Final updated results of the pivotal phase 2 study that led to last year’s FDA approval of the first chimeric antigen receptor (CAR) T-cell therapy were published Wednesday in the New England Journal of Medicine.
Final updated results of the pivotal phase 2 study that led to last year’s FDA approval of the first chimeric antigen receptor (CAR) T-cell therapy were published Wednesday in the New England Journal of Medicine. A novel way to treat cancer, CAR T-cell therapy genetically reprograms a patient’s own white blood cells to attack tumor cells.
In August 2017, Novartis gained approval for tisagenlecleucel (Kymriah) for the treatment of B-cell precursor acute lymphoblastic leukemia (ALL) in certain pediatric and young adult patients.
Results of the the study release Wednesday reports on 75 evaluable patients between 3 to 21 years of age with relapsed or treatment refractory B-cell ALL. Of these, 61% had relapsed after allogeneic hematopoietic stem cell transplantation, an intensive therapy whose failure leaves few options.
In the interim analysis, which included 50 patients, the primary endpoint was met, with an overall remission rate of 82% (95% CI, 69 to 91; P <.001).
In this updated analysis involving 75 patients who received a tisagenlecleucel infusion and had at least 3 months of follow-up, the overall remission rate was 81% (95% CI, 71 to 89); 45 patients (60%) had complete remission, and 16 (21%) had complete remission with incomplete hematologic recovery.
All patients who had a best overall response of complete remission with or without complete hematologic recovery were negative for minimal residual disease; 95% (58 of 61) of these patients were negative by day 28. In an intention-to-treat analysis of the full enrolled population (92 patients), which included patients who discontinued participation in the study before tisagenlecleucel infusion, the overall remission rate was 66% (95% CI, 56 to 76).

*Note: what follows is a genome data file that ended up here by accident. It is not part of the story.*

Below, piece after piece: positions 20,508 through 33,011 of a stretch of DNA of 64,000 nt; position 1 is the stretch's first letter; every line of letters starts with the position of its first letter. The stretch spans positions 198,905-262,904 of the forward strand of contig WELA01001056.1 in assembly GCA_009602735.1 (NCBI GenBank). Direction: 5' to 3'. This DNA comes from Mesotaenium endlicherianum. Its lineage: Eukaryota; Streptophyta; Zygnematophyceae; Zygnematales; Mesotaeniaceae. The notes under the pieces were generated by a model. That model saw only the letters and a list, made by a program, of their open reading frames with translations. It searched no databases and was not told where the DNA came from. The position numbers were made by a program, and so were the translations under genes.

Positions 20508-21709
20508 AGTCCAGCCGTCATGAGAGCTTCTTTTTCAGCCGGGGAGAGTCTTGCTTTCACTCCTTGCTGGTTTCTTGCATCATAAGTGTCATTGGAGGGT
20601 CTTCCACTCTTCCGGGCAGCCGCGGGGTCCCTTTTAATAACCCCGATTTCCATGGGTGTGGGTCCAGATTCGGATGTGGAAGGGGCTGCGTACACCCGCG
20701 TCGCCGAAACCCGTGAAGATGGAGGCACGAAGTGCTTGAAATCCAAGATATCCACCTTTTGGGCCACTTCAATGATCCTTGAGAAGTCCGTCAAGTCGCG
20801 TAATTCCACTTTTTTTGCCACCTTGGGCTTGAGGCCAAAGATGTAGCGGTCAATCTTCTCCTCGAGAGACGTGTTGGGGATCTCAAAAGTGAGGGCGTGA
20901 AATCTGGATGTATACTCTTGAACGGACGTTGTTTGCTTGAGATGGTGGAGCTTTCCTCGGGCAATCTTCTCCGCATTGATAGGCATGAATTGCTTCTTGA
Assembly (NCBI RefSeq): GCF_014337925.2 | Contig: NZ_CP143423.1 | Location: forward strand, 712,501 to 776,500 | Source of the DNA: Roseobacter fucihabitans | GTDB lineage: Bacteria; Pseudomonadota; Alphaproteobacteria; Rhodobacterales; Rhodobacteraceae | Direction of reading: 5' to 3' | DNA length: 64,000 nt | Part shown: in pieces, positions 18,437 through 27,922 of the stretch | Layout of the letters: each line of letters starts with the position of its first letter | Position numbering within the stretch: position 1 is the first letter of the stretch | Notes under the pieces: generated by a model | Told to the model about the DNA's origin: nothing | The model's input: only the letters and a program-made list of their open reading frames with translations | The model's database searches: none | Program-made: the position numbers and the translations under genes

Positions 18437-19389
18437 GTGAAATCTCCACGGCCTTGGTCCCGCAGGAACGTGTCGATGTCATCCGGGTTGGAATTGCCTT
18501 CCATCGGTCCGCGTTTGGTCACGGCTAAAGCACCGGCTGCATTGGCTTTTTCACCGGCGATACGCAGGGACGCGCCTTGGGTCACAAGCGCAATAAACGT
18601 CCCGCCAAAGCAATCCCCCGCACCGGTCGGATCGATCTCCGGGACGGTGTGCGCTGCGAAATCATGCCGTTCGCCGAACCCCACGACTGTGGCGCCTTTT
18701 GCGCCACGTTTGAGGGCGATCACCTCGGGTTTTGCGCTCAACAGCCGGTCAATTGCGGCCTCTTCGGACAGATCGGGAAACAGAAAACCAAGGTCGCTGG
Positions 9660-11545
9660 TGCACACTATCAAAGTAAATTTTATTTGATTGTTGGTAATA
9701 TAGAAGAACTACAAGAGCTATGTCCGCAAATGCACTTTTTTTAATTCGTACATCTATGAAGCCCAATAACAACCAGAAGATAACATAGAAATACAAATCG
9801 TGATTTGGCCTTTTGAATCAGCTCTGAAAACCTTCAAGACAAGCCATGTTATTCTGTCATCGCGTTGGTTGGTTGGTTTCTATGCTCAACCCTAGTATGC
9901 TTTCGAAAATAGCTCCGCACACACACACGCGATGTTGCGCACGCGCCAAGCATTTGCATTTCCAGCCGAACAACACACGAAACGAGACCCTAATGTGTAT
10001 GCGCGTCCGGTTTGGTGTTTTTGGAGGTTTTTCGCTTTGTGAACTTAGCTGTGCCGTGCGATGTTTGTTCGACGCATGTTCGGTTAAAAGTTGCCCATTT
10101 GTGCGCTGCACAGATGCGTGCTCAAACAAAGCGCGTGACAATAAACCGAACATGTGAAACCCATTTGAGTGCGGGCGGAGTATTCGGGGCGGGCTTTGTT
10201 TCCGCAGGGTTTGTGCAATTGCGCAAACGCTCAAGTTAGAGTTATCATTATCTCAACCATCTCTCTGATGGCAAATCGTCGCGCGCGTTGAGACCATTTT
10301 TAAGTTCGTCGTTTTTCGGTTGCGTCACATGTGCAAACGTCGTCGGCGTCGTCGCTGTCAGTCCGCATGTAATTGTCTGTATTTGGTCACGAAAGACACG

For comparison, the paper cites clorafabine, a pediatric chemotherapy treatment for relapsed or refractory ALL; it produced a response rate of 20% with a median overall survival time of 13 weeks.
Substantial side effects are associated with CAR T; grade 3 or 4 adverse events that may have been related to the therapy occurred in 73% of patients. The most significant side effects included cytokine release syndrome, often requiring admission to an intensive care unit, and neurological events in 40% of patients. The study's lead author, Shannon L. Maude, MD, PhD, of The Children's Hospital of Philadelphia, discussed those side effects with The American Journal of Managed Care® at the American Society of Hematology Annual Meeting and Exposition in 2017.
"The main side effects of this therapy are within the first 28 days," she said. "But there’s lots of monitoring and potential for long-term side effects, as well."
CAR T-cell therapy was recently named the Advance of the Year by the American Society of Clinical Oncology.
Maude SL, Laetsch TW, Buechner J, et al. Tisagenlecleucel in children and young adults with b-cell lymphoblastic leukemia. N Engl J Med 2018; (378):439-448. DOI: 10.1056/NEJMoa1709866